In true Prince fashion, the partying won't stop when his Revolution bandmates finish their tribute concerts at First Avenue this weekend. Questlove of the Roots and "The Tonight Show" will DJ for the after-parties on Friday and Saturday night at the club. The parties — scheduled for 11:30 p.m. to 2 a.m. — will be open to all Revolution ticketholders, and a limited number of extra tickets are on sale now for $10 via First Ave outlets. A well-known Prince fanatic, Questlove planned to spin a Purple tribute set at First Ave in May as the after-party for the Soundset festival, where the Roots played (and slayed). Perhaps still raw from Prince's death a month earlier, he changed his mind and stuck mostly to old-school hip-hop. He half-apologized at the end of his set after spinning only one Prince rarity ("Cloreen Baconskin"), telling the crowd, "It goes without saying I love this city. I'll make it up to you next time with a Prince set." Looks like he's a man of his word.
Love for Lea
If you don't remember Minnesota native Lea Thompson from growing up with her in Rochester, you certainly know her winsome performances in "Back to the Future," "Caroline in the City" and "Dancing With the Stars." Maybe you even saw her dancing on Broadway in "Cabaret." (We'll pass by "Jaws 3-D.") Thompson will be returning to Minnesota for the Twin Cities Film Fest in St. Louis Park to receive its Lifetime Achievement Award and for the Minnesota premiere of one of her finest films. On Sept. 21, TCFF will host a special screening of Thompson's critically acclaimed, much buzzed about but little seen 2011 triumph, "The Trouble With the Truth." The next evening, she will be the guest of honor at the fest's annual gala at the St. Paul Athletic Club, where the official schedule of the 2016 Twin Cities Film Fest will be unveiled, spotlighting more than 100 films to be shown there Oct. 19-29.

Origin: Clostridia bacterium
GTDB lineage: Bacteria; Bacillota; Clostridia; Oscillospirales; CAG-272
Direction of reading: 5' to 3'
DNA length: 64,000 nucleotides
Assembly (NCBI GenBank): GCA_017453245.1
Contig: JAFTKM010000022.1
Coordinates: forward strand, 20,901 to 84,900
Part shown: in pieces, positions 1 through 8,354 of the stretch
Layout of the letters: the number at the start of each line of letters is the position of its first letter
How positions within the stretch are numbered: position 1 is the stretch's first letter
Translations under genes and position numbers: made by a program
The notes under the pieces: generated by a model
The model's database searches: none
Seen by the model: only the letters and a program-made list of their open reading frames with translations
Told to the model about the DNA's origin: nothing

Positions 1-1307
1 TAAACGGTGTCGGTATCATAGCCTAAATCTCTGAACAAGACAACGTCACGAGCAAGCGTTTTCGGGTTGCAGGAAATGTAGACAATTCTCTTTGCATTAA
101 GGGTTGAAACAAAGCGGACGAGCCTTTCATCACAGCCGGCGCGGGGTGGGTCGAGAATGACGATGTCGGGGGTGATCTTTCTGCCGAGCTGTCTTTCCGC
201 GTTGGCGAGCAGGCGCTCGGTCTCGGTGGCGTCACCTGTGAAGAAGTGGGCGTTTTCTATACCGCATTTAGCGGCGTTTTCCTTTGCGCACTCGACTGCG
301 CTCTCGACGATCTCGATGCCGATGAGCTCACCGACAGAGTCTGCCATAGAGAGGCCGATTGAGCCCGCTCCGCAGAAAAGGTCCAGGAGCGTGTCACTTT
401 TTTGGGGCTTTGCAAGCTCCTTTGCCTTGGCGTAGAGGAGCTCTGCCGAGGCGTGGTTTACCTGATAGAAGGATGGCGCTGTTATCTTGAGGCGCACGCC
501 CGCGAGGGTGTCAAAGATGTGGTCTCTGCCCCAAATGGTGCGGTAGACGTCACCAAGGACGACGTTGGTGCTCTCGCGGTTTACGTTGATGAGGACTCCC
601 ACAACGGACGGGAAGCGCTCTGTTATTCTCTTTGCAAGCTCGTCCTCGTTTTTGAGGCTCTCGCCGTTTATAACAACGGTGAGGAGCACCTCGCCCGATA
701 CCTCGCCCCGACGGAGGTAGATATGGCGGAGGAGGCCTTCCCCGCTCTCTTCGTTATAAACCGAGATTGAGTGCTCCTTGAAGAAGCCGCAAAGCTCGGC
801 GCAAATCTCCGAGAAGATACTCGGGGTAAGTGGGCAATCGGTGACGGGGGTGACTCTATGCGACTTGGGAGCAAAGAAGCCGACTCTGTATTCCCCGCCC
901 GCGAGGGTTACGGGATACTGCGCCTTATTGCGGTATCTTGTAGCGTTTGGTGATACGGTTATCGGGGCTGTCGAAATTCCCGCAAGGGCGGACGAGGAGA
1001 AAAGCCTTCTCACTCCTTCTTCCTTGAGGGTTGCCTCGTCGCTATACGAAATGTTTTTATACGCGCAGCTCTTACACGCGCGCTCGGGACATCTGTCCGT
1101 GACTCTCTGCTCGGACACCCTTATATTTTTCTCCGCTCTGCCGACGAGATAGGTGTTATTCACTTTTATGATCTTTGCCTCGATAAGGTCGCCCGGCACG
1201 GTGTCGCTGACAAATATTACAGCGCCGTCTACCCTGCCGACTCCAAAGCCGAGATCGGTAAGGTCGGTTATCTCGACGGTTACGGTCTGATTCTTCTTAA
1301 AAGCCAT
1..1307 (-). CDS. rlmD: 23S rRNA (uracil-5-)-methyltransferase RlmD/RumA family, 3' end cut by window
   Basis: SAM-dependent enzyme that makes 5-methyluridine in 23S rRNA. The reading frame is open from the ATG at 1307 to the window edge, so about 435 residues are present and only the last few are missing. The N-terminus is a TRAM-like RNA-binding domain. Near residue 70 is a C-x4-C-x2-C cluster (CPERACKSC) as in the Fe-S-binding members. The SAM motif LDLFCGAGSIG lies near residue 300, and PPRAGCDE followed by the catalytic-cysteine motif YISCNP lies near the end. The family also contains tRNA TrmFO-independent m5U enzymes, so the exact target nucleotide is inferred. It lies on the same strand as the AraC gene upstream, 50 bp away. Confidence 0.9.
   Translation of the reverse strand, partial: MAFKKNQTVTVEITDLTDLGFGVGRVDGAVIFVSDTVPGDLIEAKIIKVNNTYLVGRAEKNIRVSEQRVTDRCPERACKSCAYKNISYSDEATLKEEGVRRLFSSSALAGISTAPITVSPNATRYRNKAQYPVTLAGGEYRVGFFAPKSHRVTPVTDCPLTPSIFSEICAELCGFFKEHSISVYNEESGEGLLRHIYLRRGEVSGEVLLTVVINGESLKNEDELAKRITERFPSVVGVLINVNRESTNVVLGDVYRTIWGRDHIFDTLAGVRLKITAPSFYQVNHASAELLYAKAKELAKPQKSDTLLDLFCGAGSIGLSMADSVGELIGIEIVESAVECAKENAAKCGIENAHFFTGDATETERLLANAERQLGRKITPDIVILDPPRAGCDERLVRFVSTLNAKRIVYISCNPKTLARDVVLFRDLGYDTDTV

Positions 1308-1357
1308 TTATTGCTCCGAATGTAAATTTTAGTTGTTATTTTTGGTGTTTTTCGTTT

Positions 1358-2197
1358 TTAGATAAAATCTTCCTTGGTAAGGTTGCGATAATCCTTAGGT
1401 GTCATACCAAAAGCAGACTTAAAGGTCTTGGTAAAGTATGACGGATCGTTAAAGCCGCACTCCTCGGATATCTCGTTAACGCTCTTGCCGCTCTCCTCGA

With Bonnie Raitt performing on the last day of the Minnesota State Fair, we asked her if she'd play "Been Too Long at the Fair," which she recorded on her 1972 album "Give It Up." "Omigod, what a great idea," she told Artcetera. "I can never be too long at that fair. This is the eighth time we've played there. It's been a very memorable experience each time. I've never not had a blast. It's a sad song to sing outdoors. But I might. We did it on our spring tour." But that was in theaters.
Leaving the track
The last big outdoor music festival of the year will now be the second such event to take over Hall's Island near downtown Minneapolis this year. Festival Palomino — the third annual eclectic rock and roots music fest helmed by Trampled by Turtles — will now be held in the riverfront park on Sept. 17, a change in locations from Canterbury Park in Shakopee. The switch was purportedly due to recent rainstorms in the Shakopee area, which delayed construction of a new festival site inside the horse track. Hall's Island played host to Wilco and Kurt Vile two weeks ago. Nearly everything else about Festival Palomino will stay the same. In addition to Trampled by Turtles — who haven't played in town since last year's festival — the Palomino 2016 lineup includes Dan Auerbach's newish band the Arcs, Andrew Bird, Jake Bugg, Houndmouth, Frightened Rabbit, Margaret Glaspy and many more spread over two main stages and a smaller third stage.
Stop the presses
"Sky Blue Water," a collection of short stories by Minnesota writers, will be recalled by the University of Minnesota Press, and corrected books will be available later this month. The book, edited by Jay Peterson and Collette A. Morgan, was set to have its launch party Sept. 14. But now the press has announced it is pulling the published books from bookstores and postponing the launch party. The problem lies in the book's foreword, written by Kevin Kling, An error was introduced in the editing process, said Emily Hamilton, assistant director of marketing. The paragraph states: "Some believe that the Vikings navigated from the Atlantic Ocean to Minnesota more than a hundred years before Christopher Columbus discovered the Americas." The press "deeply regrets the unintended and incorrect meaning of this phrase," it said in an e-mail. The publisher printed 4,000 copies at a cost of about $4,000. Corrected books are expected to be available by late September, and the launch party will be rescheduled.
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